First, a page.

- 1h 32m
In a small town, high-school dean Alana and her vivacious teenage daughter Samantha plan a holiday concert to save the school with the help of the new maintenance man, Army veteran Johnny, a... Read allIn a small town, high-school dean Alana and her vivacious teenage daughter Samantha plan a holiday concert to save the school with the help of the new maintenance man, Army veteran Johnny, and his quiet son Max. But when a car accident lands Sam in a life-threatening condition, A... Read allIn a small town, high-school dean Alana and her vivacious teenage daughter Samantha plan a holiday concert to save the school with the help of the new maintenance man, Army veteran Johnny, and his quiet son Max. But when a car accident lands Sam in a life-threatening condition, Alana turns to Johnny for support, and Max makes a desperate decision that will forever bon... Read all
Not a very good Christmas movie...
For the first hour of this film, it felt more like a (teen) drama than a Christmas movie. The Christmas in 'Middleton Christmas' does not emerge really until the last 20 minutes or so of the film. To be fair, these 20 minutes are quite festive (notably, the student Christmas concert to raise money for the school). So, how was the film, you ask. Well, it is not a very good Christmas movie. I found myself for the first hour struggling to stay engaged with the film. This is partly to do with the story and partly to do with the quality of acting. Regarding the former, the idea behind the story itself (which I will avoid discussing here, as it is a spoiler) is a noble one; it comes about 60 minutes into the film, by the way. That said, the script was not very strong. There were a number of weaknesses. For example, the writers try to introduce the 'they are not one of us' themes (economic class issue) into the film. It emerges in the scene where the father (Johnny, played by Michael Paré) gives advice to his son (Max, played by Michael Varde) not to get involved with Sam (played by Kennedy Tucker), as he states: 'the girl, she is different than guys like us Max'. In the next scene, it emerges again, though from the other direction, where Lucas (Sam's boyfriend, played by Trevor Stines) tells Sam to stay away from Max as he is not 'one of us'. The writers do a poor job of setting this underlining theme up; it feels rushed and underdeveloped. Similarly, the gravity of what Max does (which I will avoid saying, as it is a spoiler) after the car crash for Sam is underdeveloped. The related scenes feel rushed and, as a result, the viewer (aka me) does not get a sense of the gravity of what Max has sacrificed. The acting, overall, is a bit mixed. Michael Paré, an experienced actor, had a pretty bad performance (I was surprised, to be honest). In many of his scenes, he had some awkward expressions (or simply blank looks) that were not at all in line with what he was saying. His chemistry with Alana (played by Eileen Davidson) was often awkward, that is, it was not very convincing. Davidson, on the other hand, had a decent performance. It is unfortunate; it gets lost a bit due to the poor performance of Paré. The younger couple performed much better, overall. Michael Varde's (as Max) was OK. He too had some blank looks to his lines early on, though his performance improved towards the end of the film. His performance was at his best in the more intimate scenes with Sam. Kennedy Tucker was one of the bright spots in this film, as I thought she had a pretty solid, convincing performance as Sam. I could see her in a popular teen drama series on The CW Network, for example. The chemistry between the two was good, believable. The supporting cast performed well. Trevor Stines, Cheyenne Haynes (as Tasha) and Tim Abell (as nick, the mechanic) all had good performances. However, in the end, it is not a very festive, nor very good, Christmas movie. Hence, you might want to pass on this one this holiday season.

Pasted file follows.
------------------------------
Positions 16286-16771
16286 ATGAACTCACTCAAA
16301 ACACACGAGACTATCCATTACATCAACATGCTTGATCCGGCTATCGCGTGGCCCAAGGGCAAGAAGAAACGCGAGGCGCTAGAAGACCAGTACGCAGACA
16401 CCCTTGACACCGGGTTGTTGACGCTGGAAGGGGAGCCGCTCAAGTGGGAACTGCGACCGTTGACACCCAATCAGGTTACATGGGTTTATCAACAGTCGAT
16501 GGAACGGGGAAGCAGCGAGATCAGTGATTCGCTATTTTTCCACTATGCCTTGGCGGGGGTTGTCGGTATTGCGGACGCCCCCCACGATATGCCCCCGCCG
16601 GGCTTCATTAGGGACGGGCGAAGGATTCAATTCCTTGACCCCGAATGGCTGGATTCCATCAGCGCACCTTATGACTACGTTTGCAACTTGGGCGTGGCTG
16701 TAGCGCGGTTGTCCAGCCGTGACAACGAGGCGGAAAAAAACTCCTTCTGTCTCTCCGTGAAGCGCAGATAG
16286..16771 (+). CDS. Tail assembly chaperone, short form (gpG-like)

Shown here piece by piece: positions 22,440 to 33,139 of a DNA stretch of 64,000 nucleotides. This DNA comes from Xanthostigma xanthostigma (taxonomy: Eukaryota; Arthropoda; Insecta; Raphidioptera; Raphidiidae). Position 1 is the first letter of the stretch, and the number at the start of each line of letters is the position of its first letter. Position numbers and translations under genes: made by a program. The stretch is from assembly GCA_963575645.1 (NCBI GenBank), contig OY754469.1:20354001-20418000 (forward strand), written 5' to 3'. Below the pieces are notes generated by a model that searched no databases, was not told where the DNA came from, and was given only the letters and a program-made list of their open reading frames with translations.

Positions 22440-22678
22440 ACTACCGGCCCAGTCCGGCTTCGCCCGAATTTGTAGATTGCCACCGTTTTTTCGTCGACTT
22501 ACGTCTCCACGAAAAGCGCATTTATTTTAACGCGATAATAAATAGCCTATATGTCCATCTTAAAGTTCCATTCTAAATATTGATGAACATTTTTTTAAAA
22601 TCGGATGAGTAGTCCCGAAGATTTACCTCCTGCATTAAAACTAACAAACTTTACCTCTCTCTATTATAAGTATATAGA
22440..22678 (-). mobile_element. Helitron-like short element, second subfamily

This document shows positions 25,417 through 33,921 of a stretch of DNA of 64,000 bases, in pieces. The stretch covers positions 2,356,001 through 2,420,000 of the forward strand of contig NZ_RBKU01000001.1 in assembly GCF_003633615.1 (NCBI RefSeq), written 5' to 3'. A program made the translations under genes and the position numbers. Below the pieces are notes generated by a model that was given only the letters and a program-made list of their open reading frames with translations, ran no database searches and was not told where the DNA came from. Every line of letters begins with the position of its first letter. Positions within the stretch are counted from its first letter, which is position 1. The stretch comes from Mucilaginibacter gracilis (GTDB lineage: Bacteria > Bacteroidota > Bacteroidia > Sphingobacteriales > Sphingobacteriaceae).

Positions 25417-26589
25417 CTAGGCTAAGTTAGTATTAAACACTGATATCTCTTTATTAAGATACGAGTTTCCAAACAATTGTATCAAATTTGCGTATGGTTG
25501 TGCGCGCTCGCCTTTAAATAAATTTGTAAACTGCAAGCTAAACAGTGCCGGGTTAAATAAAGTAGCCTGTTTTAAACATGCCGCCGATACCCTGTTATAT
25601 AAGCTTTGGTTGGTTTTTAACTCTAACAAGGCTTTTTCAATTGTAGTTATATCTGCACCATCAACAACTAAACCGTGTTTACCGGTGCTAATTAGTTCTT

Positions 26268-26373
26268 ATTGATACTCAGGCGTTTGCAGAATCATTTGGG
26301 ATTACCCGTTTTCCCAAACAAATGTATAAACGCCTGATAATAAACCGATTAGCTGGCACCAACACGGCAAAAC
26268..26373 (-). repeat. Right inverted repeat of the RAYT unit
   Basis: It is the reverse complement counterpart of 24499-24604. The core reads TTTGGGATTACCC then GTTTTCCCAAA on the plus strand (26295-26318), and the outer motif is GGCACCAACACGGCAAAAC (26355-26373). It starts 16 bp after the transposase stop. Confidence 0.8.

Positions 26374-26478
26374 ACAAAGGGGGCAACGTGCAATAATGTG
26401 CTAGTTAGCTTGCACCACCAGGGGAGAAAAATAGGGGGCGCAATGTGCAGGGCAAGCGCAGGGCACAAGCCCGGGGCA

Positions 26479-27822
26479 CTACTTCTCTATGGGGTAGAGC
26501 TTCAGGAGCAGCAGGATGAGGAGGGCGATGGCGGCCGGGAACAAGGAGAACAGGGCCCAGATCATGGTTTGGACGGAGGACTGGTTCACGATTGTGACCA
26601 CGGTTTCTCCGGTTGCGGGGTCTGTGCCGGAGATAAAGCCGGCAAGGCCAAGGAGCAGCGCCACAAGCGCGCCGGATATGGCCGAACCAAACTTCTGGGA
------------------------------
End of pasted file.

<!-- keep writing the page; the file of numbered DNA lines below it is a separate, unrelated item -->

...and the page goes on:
- Nov 28, 2020
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